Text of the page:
law

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A federal judge in Detroit will hear opening arguments today on a case that could potentially overturn Michigan’s ban on same-sex marriage. In 2012, two lesbian nurses sued Governor Rick Snyder and Attorney General Bill Schuette. The couple is raising three special needs children, but they cannot legally adopt them unless they are married.

parkscrump.com


 Tomorrow is the second anniversary of the shooting death of Trayvon Martin in Sanford, Florida. George Zimmerman shot the unarmed teenager while on a neighborhood watch patrol. Claiming self defense under Florida’s controversial “Stand Your Ground” law, Zimmerman was ultimately acquitted of second-degree murder and manslaughter charges. Attorney Benjamin Crump has represented the interests of Martin’s family. He has a speaking engagement tonight in Lansing.

     In January 2010, the Supreme Court released its 5-4 decision in Citizens United versus the Federal Election Commission.  The opinion struck down a Federal Elections Commission rule prohibiting corporations from engaging in certain political activity, maintaining it violated free-speech rights. 

WKAR File Photo

Highly controversial comments made recently by a Michigan State University professor continue to be a topic of discussion both locally and beyond.  

Last week, creative writing professor William Penn sparked an intense backlash after a video surfaced of him suggesting Republicans had “raped the country” and included many closet racists.  A student attending the lecture told MLive.com that Penn also denigrated Christians and athletes.

The Sixth Amendment to the U.S. Constitution makes it clear:  any citizen accused of a crime will -- if necessary -- have access to qualified legal representation in court.  Many legal professionals think that guarantee has been seriously compromised in Michigan for many years.  The state often ranks low in assessments of its indigent defense system.  After decades of failed efforts to reform the system, both the state Senate and House sent bipartisan bills on Wednesday to Gov. Rick Snyder’s desk that would offer some concrete changes.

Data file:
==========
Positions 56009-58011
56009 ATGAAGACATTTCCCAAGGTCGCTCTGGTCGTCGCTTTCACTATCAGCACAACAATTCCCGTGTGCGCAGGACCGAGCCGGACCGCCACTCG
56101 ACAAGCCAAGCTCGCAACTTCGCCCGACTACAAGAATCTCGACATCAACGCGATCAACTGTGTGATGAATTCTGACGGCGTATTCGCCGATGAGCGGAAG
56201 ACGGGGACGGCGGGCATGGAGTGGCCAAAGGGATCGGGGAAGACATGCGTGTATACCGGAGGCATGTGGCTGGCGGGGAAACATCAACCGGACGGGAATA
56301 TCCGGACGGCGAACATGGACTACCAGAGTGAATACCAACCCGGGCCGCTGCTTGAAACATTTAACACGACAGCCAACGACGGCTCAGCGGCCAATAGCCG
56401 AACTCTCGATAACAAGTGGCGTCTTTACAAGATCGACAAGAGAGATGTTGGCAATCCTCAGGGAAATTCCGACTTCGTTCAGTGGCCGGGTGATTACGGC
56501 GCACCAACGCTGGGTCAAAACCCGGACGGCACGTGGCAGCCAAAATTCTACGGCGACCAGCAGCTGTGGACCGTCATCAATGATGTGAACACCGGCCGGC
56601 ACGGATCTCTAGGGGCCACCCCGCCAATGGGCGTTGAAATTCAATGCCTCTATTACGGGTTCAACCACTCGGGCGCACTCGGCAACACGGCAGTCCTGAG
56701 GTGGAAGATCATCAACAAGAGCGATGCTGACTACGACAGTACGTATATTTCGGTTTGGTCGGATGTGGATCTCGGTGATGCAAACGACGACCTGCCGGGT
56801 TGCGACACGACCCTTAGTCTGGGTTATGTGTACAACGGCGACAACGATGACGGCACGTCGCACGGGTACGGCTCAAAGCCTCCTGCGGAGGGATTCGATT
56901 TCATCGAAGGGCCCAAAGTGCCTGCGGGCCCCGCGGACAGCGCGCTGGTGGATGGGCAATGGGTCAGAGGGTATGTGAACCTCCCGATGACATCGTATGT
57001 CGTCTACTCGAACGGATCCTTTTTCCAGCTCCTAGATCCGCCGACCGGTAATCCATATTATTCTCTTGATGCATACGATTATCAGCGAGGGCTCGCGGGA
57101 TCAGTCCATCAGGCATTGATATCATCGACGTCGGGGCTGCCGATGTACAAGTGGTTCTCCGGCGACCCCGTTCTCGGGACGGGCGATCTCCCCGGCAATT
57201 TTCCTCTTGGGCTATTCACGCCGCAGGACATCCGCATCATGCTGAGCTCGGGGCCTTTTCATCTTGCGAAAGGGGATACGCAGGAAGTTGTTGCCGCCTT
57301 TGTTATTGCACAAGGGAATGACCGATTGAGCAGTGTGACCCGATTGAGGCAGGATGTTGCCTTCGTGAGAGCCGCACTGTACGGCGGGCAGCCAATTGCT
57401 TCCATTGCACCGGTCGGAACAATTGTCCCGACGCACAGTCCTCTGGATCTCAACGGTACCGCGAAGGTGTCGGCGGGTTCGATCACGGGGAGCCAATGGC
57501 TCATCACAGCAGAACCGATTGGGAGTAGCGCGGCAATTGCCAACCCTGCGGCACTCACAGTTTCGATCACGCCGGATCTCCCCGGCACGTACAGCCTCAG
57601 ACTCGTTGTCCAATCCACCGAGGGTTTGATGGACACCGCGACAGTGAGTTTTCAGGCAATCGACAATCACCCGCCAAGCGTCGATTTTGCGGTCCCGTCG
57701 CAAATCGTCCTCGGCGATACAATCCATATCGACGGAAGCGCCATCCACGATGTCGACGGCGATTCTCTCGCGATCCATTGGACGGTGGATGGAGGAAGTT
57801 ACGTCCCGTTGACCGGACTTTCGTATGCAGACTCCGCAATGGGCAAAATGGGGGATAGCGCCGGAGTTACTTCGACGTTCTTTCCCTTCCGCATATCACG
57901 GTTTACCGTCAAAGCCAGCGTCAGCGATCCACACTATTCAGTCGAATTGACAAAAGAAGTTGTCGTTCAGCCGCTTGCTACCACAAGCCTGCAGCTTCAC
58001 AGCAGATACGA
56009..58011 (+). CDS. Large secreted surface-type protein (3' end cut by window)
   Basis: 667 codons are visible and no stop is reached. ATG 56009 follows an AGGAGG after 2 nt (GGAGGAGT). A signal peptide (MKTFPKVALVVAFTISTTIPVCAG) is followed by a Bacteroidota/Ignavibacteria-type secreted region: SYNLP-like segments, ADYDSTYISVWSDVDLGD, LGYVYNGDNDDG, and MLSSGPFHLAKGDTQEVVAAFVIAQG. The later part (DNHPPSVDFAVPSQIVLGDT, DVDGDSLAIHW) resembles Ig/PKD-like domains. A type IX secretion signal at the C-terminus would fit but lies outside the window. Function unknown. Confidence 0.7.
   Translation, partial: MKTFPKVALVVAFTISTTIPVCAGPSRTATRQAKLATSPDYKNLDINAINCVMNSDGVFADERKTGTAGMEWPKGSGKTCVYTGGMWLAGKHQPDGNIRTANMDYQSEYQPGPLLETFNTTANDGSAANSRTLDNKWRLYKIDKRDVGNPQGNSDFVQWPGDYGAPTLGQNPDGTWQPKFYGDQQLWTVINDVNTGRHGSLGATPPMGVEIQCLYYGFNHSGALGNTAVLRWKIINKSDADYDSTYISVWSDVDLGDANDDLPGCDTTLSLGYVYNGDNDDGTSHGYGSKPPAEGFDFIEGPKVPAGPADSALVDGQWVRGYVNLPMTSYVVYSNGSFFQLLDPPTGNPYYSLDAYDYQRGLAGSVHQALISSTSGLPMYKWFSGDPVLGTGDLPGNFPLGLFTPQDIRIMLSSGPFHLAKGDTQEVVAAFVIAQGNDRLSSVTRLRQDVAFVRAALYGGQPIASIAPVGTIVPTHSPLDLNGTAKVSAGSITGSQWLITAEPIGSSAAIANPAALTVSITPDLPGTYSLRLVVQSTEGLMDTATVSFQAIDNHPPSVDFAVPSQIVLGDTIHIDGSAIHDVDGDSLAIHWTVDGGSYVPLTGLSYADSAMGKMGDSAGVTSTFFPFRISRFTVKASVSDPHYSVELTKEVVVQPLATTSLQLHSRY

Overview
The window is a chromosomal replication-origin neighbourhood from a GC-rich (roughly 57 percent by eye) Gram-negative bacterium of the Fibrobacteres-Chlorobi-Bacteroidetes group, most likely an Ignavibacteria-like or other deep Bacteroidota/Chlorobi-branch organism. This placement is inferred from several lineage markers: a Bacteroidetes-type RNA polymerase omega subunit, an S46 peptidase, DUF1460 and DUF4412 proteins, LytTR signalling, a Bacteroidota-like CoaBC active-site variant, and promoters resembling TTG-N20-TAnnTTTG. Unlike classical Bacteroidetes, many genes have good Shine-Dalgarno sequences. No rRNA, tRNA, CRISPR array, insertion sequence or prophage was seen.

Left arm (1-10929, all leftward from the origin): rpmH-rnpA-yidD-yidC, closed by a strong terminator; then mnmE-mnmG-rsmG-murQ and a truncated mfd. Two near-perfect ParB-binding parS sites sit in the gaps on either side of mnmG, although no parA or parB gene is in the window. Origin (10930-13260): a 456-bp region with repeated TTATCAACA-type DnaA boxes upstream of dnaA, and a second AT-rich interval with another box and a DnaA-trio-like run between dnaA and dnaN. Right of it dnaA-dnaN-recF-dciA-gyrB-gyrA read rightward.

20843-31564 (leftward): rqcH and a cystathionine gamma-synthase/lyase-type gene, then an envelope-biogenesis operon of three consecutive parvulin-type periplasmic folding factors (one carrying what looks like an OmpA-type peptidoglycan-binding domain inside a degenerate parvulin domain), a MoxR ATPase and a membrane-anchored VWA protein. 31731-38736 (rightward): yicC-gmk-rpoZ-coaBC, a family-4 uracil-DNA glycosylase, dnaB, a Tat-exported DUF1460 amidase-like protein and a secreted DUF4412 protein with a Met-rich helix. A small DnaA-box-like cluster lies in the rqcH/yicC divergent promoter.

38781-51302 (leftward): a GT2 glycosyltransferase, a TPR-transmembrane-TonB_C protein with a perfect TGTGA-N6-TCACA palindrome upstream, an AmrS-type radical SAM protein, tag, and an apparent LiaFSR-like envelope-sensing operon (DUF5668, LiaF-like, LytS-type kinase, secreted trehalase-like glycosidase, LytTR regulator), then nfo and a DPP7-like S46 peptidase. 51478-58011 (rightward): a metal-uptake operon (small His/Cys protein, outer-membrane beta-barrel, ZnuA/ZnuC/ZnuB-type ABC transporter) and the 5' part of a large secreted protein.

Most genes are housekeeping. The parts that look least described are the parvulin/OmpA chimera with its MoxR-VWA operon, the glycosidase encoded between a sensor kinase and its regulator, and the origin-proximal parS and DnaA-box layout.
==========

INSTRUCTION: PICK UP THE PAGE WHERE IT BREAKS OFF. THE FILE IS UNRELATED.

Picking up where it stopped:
SCOTUS rules against gene patenting

Jun 14, 2013
Wikimedia Commons

 

The U.S. Supreme Court has ruled unanimously that naturally occurring human genes cannot be patented. The ruling will affect researchers, universities and industries. 

Current State #78 | May 1, 2013

May 1, 2013

Today on Current State: Ingham County Chief District Judge talks Indigent Defense ; the Lansing Information Technology Empowerment Center; Michael Finney from the Michigan Economic Development Corporation and re-imagining the Grand River corridor.

Chief judge makes case for indigent defense reform

May 1, 2013

The sixth amendment to the U.S. Constitution makes it clear:  any citizen accused of a crime will--if necessary--have access to qualified legal representation in court.  Many legal professionals think that guarantee has been seriously compromised in Michigan for many years.   The state often ranks low in assessments of its system of indigent defense.   In recent years, several efforts by the state legislature to strengthen the system have failed. 

SCOTUS takes up of gene patenting

Apr 22, 2013
via Wikimedia Commons

  The Supreme Court heard arguments last week about whether human genes can be patented. The court’s ruling could drastically change the biotech industry and also the way universities do research.

WKAR File Photo

Early data suggest the state may not be causing a big jump in the number of biker deaths since the Legislature repealed a law requiring them to wear helmets. The group American Bikers Aiming Toward Education – or ABATE – released those numbers this week.

However, state officials say it’s too early to come to any conclusions.

Kevin Rosseel / morgueFile

A state House committee held a hearing Tuesday on what Michigan needs to do to comply with a recent U.S. Supreme Court ruling.